Retention rate of physicians in public health administration agencies and their career paths in Japan
1 Department of Planning, Information and Management, The University of Tokyo Hospital, 7-3-1 Hongo, Bunkyo-ku, Tokyo 113-8655, Japan
2 Department of Policy Sciences, National Institute of Public Health, 2-3-6 Minami, Wako, Saitama 351-0197, Japan
3 Department of Health Management and Policy, Graduate School of Medicine, The University of Tokyo, 7-3-1 Hongo, Bunkyo-ku, Tokyo 113-8655, Japan
4 Department of Public Health, Health Management and Policy, Nara Medical University, 840 Shijo-cho, Kashihara, Nara 634-8521, Japan
BMC Health Services Research 2010, 10:101 doi:10.1186/1472-6963-10-101Published: 23 April 2010
Physicians who serve as public health specialists at public health centers and health departments in local or central government have significant roles because of their public health expertise. The aim of this study is to analyze the retention and career paths of such specialists in Japan.
We analyzed the data of seven consecutive surveys, spanning 1994 to 2006. We first analyzed the 2006 survey data by sex, age group, and facility type. We then examined the changes over time in the proportion of physicians working in public health administration agencies. We also examined the distribution of the facility types and specialties in which physicians worked both before beginning and after leaving their jobs. These analyses were performed by using physician registration numbers to cross-link data from two consecutive surveys.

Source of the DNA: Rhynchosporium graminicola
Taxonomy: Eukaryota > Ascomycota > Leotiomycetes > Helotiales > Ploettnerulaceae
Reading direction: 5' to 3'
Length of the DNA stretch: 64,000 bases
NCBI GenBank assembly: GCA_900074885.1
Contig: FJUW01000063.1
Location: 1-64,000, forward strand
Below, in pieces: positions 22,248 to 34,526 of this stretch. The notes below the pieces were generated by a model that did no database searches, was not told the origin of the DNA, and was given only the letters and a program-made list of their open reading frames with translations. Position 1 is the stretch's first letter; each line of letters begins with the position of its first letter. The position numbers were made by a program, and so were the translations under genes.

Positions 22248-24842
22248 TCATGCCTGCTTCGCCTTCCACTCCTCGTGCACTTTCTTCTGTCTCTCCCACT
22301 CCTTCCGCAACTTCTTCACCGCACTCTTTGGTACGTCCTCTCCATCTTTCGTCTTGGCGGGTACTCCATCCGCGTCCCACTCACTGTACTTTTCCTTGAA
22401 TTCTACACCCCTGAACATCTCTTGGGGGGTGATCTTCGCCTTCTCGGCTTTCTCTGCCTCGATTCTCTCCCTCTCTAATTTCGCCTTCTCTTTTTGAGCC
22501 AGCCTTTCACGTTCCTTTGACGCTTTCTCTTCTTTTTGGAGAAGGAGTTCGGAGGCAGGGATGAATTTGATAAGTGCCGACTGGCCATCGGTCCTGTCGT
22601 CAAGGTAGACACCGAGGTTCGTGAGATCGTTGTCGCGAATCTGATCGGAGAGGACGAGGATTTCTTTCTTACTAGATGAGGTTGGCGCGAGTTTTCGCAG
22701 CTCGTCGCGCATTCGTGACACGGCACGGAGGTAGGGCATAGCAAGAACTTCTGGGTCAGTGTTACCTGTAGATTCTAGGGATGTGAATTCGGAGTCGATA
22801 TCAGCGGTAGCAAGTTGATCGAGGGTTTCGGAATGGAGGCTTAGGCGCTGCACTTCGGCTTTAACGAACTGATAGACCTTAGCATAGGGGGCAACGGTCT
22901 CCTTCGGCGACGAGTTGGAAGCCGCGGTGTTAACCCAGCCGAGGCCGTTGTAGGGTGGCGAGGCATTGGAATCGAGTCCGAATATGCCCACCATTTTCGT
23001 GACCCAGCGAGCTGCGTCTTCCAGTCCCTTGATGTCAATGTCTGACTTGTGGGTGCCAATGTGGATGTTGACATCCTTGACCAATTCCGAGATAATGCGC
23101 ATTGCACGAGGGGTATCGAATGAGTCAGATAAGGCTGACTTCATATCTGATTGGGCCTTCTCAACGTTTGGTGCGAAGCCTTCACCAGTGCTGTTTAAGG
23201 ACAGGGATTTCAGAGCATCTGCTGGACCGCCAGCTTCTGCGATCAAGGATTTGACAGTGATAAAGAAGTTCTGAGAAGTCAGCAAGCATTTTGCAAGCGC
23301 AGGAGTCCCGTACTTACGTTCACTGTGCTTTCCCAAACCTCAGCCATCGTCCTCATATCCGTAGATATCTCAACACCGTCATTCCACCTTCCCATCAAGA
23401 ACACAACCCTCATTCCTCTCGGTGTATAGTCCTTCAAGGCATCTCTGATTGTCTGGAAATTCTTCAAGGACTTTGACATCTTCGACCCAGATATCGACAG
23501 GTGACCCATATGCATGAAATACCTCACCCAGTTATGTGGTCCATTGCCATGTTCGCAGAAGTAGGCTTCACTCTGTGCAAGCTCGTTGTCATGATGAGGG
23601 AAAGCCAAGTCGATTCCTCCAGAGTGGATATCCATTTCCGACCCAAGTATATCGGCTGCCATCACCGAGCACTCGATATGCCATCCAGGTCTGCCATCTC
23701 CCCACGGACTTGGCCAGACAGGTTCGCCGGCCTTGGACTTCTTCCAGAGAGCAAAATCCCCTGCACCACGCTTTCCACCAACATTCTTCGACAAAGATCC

The proportion of physicians working in public health administration agencies was 0.7% in 2006. The actual numbers for each survey ranged between 1,800 and 1,900. The overall rate remaining in public health administration agencies during the two-year survey interval was 72.8% for 1994-1996. The ratio declined to 67.2% for 2004-2006. Among younger physicians with 1-10 years of experience, the retention rate showed a sharp decline, dropping from 72.6% to 50.0%. Many of these physicians came from or left for a hospital position, with the proportion entering academic hospital institutions increasing in recent years. In many cases, physicians left or entered internal medicine clinical practices.
At present in Japan, the number of physicians who leave and the number who begin a position are almost the same; thus, some of the problems associated with physicians leaving are yet to become apparent. However, the fact that the retention period is shortening for younger physicians may represent a future problem for ensuring the quality of physicians in public health administration agencies. Possible strategies include: increasing the number of physicians entering positions; reducing the number leaving positions; and creating a system where physicians can easily reenter positions after leaving while also establishing a revolving door type of career development system, involving both public health departments and hospital clinical departments.